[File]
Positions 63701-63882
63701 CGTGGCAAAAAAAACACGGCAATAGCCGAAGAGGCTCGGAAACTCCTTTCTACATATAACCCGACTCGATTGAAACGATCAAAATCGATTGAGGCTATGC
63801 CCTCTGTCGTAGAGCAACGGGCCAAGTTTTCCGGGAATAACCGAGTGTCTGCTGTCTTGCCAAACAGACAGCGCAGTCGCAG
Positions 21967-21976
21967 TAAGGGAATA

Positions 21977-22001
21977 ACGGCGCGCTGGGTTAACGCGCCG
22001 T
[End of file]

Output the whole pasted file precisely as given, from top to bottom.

Positions 63701-63882
63701 CGTGGCAAAAAAAACACGGCAATAGCCGAAGAGGCTCGGAAACTCCTTTCTACATATAACCCGACTCGATTGAAACGATCAAAATCGATTGAGGCTATGC
63801 CCTCTGTCGTAGAGCAACGGGCCAAGTTTTCCGGGAATAACCGAGTGTCTGCTGTCTTGCCAAACAGACAGCGCAGTCGCAG
Positions 21967-21976
21967 TAAGGGAATA

Positions 21977-22001
21977 ACGGCGCGCTGGGTTAACGCGCCG
22001 T